Last May police in Portland, Oregon, arrested a 9-year-old girl for getting into a fight with another girl after the other girl’s mother called police later that day. A few days later cops came to question the 9-year-old on suspicion of fourth-degree assault, and then arrested her and took her downtown for fingerprinting. The girl was never charged with any crime. At The Washington Post, Radley Balko has a great point-by-point breakdown of the whole series events, and how the girl is only 9 years old and common sense should dictate a cop knows better.

Cops often don’t know better, of course, and hide behind what the policies say to avoid having to think critically on the job or use their better judgment. The Portland arrest wasn’t originally reported widely by the press. A police review found cops did nothing wrong during the arrest: procedures were followed. The story got more publicity last month, when the girl’s mother told the story to the Citizen Review Committee. And unlike in many other outrageous police cases, this time it may lead to substantive policy changes. Via The Oregonian:

[Executive director of a legal non-profit focusing on children Mark] McKechnie and Joseph Hagedorn, chief supervising attorney for the Metropolitan Public Defender’s juvenile unit, said they’ve talked in the last week about two potential changes to city ordinances and police directives that would:

— Prevent police from taking a child under 10 years old into custody without an order from a juvenile court judge.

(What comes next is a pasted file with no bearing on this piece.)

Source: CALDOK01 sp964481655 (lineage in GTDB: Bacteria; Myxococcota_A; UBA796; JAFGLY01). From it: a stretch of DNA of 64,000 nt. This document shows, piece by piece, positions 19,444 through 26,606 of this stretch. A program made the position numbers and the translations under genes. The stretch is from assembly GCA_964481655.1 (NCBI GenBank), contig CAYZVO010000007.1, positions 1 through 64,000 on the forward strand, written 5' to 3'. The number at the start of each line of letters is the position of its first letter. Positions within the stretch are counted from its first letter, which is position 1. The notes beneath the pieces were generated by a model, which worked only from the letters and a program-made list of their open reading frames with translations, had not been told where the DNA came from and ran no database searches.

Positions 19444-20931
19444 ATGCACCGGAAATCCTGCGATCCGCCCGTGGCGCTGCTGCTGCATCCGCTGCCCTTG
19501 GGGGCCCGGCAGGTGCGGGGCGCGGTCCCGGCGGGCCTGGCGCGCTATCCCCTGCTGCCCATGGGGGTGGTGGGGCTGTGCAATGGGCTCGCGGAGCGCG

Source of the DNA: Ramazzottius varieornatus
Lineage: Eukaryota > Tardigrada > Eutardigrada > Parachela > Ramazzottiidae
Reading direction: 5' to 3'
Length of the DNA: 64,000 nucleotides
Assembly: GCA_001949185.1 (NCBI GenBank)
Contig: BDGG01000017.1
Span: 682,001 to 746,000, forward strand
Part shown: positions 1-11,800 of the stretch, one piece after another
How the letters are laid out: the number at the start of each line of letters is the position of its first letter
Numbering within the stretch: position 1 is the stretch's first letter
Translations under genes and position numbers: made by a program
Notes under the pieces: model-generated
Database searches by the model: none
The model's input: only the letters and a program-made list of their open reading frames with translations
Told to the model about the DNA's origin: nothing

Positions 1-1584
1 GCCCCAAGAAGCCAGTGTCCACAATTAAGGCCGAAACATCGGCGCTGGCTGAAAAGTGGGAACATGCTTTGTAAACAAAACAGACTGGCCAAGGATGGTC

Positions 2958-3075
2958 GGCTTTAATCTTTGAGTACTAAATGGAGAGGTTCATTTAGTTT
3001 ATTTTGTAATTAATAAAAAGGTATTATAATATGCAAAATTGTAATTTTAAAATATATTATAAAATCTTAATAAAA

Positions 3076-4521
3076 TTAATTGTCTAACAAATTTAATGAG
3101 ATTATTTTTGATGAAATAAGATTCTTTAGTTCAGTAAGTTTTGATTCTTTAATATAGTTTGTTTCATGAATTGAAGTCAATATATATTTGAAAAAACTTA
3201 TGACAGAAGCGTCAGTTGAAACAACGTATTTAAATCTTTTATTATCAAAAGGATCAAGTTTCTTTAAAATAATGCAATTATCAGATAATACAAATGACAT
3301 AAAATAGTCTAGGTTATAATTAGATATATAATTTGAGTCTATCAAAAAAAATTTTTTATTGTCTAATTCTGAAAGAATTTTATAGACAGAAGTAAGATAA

— Allow police to take children ages 10 and 11 into custody only on Class A or B felonies. For less serious offenses, a court order would be needed.

Both said they were concerned about why police made the arrest almost a week after the fight, and particularly, when the girl was at home with a parent.

"It was way over the top for them to do that,” Hagedorn said.

If the policy actually passes, this is good news. On another level, it’s pretty bad news, insofar as it means you can’t trust police to be appropriate with young children unless there’s a fucking policy to tell them to do so. It increasingly makes the police appear to be a serious public safety threat. We should expect those people the government arms to be able to act appropriately and above reproach because of their qualifications and the high standards that should be applied to a duty like that. Instead, the proliferation of police unions and deals with police unions have dumbed down the requirements of being a police officer while creating more protections for a class of employee that ought to be held to stricter standards than your typical private sector employee, not looser ones.

So great, now in Portland cops may have a policy that governs how they arrest 9 year olds. They shouldn’t need one. And if the police unions have helped to create this kind of a dangerous situation, perhaps it’s time for local governments to deal with the public safety threat they represent. Those governments can start by reclaiming the power to fire cops not just when they’ve been convicted of crimes in a court of law or condemned by some administrative judge but when the police chief or other city bureaucrats have made the decision to fire someone. Cops should serve at the pleasure of the people, not the other way around.